Feeds

Opera Mini 5 betas on Google Android

'No decision' on Opera Mobile

Best practices for enterprise data

Opera has released an Opera Mini 5 beta for Google's Android platform.

The Android incarnation of the Norwegian outfit's low-bandwidth mobile browser can be downloaded directly from the company's website or from Google's Android market. Now used by more than 50 million people worldwide - according to the company - Opera Mini taps into proxy servers that compress webpages before they're sent down to the phone.

Opera Mini 5 is now available for Java-enabled phones, BlackBerries and Windows Mobile as well as Android. It includes tabbed browsing, speed dial, a password manager and a bookmarks interface.

The company also offers the beefier Opera Mobile browser - which bypasses those proxy servers - for Symbian and Windows Mobile phones.

Last month, at the Mobile World Congress in Barcelona, Opera demoed a version of Opera Mini for the Jesus Phone. But it has yet to actually submit the browser to the iPhone App Store.

At the moment, the Store does not offer third-party browsers that use anything other than the Apple Safari WebKit rendering engine, and the Apple SDK forbids applications that interpret their own code. But Opera believes Apple will approve the app because it doesn't actually interpret code. Code is interpreted on Opera's proxy server before being sent to the phone.

Dag Olav Norem, vice president of products for Opera, confirms with The Reg that the company has not yet submitted the browser to the App Store, but he says: "We're getting there." Opera will continue to demo the browser at a pair of tradeshows in the States this month.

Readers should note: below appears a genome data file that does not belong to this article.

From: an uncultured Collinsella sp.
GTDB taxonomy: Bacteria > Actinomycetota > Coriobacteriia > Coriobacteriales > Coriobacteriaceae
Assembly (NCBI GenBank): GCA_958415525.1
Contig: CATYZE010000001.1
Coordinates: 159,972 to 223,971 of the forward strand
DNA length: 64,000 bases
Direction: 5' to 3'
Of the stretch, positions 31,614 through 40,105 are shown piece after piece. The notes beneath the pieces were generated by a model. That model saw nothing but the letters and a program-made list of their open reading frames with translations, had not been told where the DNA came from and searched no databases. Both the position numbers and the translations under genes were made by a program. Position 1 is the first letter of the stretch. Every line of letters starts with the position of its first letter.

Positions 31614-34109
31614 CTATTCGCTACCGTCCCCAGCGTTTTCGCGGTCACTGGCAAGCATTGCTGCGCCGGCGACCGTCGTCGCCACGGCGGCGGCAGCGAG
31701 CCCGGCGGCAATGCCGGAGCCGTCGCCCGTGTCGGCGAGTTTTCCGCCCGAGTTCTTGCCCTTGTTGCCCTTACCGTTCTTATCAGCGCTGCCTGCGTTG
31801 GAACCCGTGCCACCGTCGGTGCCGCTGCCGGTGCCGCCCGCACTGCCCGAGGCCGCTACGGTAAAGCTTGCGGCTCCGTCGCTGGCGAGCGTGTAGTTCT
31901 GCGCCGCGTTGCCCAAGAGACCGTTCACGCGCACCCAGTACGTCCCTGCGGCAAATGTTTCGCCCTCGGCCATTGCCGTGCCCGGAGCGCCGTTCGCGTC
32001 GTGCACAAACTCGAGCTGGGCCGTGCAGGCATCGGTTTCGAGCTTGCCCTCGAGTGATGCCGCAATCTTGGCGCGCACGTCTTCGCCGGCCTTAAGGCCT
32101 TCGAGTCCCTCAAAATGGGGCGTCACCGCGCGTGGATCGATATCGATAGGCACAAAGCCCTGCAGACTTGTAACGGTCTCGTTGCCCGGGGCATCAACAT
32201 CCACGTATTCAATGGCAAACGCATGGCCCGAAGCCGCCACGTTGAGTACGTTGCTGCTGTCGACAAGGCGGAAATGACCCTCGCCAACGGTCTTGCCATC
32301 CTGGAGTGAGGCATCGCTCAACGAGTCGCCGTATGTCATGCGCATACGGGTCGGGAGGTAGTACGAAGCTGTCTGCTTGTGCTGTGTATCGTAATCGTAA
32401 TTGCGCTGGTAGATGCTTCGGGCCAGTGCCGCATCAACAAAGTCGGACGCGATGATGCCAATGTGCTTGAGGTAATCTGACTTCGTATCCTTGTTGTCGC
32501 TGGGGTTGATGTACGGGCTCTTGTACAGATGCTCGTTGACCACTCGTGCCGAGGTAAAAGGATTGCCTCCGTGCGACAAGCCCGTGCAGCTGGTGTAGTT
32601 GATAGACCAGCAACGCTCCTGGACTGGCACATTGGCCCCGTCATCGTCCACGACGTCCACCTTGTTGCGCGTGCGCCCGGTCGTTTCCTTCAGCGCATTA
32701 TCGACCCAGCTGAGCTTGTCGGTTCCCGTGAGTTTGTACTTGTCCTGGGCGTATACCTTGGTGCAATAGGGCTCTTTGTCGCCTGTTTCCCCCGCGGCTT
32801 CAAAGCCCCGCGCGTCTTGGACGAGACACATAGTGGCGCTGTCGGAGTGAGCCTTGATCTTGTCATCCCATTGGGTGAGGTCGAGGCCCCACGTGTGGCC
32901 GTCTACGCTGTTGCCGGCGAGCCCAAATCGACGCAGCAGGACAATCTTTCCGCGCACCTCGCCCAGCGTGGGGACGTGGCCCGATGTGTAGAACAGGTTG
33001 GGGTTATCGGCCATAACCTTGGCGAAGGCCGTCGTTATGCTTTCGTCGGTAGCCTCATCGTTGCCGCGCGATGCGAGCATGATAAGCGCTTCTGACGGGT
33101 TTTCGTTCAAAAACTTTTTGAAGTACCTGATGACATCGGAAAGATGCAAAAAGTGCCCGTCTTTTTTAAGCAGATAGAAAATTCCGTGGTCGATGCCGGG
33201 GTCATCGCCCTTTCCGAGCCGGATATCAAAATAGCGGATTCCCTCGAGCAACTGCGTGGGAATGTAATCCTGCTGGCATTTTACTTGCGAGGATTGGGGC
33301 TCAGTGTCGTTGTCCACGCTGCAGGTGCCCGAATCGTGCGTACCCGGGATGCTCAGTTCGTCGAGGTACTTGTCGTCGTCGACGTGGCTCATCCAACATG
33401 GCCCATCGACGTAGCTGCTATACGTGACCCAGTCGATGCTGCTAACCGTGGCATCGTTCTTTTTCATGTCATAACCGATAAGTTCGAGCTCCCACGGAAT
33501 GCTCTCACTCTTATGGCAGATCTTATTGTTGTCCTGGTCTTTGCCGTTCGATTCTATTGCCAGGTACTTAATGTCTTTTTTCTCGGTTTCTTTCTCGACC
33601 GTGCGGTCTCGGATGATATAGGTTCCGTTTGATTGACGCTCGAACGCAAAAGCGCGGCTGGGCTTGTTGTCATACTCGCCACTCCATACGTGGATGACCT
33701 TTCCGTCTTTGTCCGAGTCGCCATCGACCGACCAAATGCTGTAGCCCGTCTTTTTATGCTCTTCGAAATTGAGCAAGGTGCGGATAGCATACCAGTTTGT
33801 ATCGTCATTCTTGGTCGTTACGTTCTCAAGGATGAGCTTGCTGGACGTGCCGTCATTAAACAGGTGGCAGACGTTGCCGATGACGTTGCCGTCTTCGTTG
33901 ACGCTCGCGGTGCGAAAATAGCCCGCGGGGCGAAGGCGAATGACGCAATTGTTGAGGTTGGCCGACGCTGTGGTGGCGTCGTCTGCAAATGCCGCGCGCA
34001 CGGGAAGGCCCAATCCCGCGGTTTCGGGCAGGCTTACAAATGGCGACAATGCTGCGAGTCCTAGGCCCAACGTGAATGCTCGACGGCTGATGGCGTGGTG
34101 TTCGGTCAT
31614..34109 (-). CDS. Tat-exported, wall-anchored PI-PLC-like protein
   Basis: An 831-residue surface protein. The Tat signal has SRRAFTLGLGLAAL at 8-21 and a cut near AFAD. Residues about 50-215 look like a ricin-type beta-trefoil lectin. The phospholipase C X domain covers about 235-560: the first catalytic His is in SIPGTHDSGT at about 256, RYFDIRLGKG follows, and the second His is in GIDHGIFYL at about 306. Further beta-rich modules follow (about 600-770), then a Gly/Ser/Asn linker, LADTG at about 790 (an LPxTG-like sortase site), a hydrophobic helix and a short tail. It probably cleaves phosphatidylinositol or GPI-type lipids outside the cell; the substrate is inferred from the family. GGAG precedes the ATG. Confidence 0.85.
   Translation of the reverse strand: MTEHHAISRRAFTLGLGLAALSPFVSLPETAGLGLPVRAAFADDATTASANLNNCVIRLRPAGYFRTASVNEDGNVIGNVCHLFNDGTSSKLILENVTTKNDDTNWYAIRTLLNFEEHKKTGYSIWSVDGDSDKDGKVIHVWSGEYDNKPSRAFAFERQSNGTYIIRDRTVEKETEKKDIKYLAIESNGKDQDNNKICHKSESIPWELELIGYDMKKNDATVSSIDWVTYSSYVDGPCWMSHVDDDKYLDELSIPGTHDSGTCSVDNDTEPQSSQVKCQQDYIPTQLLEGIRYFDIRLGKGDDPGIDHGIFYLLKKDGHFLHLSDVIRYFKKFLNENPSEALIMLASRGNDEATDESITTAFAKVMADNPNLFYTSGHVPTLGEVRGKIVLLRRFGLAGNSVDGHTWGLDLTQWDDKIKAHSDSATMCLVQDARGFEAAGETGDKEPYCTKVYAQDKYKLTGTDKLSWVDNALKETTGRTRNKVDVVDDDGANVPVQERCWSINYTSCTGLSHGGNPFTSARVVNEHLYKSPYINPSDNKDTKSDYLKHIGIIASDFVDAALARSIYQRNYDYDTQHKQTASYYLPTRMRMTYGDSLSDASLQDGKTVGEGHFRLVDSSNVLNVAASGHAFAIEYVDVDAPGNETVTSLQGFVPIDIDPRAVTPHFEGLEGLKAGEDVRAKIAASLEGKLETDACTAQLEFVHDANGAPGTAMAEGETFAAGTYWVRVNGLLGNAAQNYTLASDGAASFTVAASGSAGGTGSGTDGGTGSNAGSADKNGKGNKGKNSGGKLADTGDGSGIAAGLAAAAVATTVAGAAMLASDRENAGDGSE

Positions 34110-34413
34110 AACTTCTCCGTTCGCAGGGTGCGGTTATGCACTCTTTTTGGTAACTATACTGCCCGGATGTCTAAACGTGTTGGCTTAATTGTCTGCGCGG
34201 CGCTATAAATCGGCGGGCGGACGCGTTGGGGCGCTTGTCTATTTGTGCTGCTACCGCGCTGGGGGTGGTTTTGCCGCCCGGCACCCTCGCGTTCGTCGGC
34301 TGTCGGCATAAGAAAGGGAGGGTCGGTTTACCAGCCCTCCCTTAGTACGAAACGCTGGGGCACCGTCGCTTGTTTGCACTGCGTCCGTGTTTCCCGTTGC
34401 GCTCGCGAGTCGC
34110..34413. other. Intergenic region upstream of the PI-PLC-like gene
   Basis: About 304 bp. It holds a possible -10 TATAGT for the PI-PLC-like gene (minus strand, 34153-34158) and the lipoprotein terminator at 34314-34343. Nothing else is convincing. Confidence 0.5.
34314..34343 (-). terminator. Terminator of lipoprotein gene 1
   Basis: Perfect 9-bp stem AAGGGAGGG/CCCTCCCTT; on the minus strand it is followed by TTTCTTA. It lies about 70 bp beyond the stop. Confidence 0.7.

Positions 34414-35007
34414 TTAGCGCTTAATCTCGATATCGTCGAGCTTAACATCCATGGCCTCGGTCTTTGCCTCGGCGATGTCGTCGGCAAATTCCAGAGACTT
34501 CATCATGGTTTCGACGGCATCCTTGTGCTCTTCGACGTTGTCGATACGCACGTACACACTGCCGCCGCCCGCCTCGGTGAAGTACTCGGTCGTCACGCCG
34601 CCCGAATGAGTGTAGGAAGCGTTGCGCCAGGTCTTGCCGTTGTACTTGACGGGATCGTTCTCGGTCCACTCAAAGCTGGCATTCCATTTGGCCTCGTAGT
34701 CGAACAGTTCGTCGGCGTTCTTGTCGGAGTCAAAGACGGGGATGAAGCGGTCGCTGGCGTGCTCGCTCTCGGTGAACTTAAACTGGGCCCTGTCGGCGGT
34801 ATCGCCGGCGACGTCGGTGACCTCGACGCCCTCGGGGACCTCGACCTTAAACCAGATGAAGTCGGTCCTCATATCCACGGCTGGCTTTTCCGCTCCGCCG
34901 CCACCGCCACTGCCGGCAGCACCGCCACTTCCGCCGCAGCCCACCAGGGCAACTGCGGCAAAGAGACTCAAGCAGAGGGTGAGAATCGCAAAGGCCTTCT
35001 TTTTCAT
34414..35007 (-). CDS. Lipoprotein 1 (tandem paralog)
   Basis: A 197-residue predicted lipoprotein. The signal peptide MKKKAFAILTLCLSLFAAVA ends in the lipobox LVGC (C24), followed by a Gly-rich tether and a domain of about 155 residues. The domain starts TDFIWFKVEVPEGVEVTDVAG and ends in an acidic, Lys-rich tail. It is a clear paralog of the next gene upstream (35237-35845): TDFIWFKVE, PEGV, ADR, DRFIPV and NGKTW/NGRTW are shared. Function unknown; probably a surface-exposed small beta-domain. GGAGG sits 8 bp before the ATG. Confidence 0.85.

The Android Opera Mini uses a combination of Google's Java-like Dalvik virtual machine and its native code development kit (NDK). This means it will only work with Android 1.5 or later.

At this point, Norem says Opera has no concrete plans to port Opera Mobile to Android because Google has not said that certain required tools in the NDK will remain unchanged with future versions. "Opera Mobile goes a bit deeper and requires more APIs," Norem says. "It depends on things that Google has not guaranteed will remain stable in the future ... Because of that, it's a bit tricky to release Opera Mobile. We have not made a decision whether to do so or not." ®

Recommendations for simplifying OS migration

More from The Register

next story
Trying to sell your house? It'd better have KILLER mobile coverage
More NB than transport links to next-gen buyers - study
iWallet: No BONKING PLEASE, we're Apple
BLE-ding iPhones, not NFC bonkers, will drive trend - marketeers
Auntie remains MYSTIFIED by that weekend BBC iPlayer and website outage
Still doing 'forensics' on the caching layer – Beeb digi wonk
Scotland's BIG question: Will independence cost me my broadband?
They can take our lives, but they'll never take our SPECTRUM
NBN Co adds apartments to FTTP rollout
Commercial trial locations to go live in September
Samsung Z Tizen OS mobe is post-phoned – this time for good?
Russian launch for Sammy's non-droid knocked back
Speak your brains on SIGNAL-FREE mobile comms
Readers chat to the pair who flog the tech
prev story

Whitepapers

7 Elements of Radically Simple OS Migration
Avoid the typical headaches of OS migration during your next project by learning about 7 elements of radically simple OS migration.
Implementing global e-invoicing with guaranteed legal certainty
Explaining the role local tax compliance plays in successful supply chain management and e-business and how leading global brands are addressing this.
Consolidation: The Foundation for IT Business Transformation
In this whitepaper learn how effective consolidation of IT and business resources can enable multiple, meaningful business benefits.
Solving today's distributed Big Data backup challenges
Enable IT efficiency and allow a firm to access and reuse corporate information for competitive advantage, ultimately changing business outcomes.
A new approach to endpoint data protection
What is the best way to ensure comprehensive visibility, management, and control of information on both company-owned and employee-owned devices?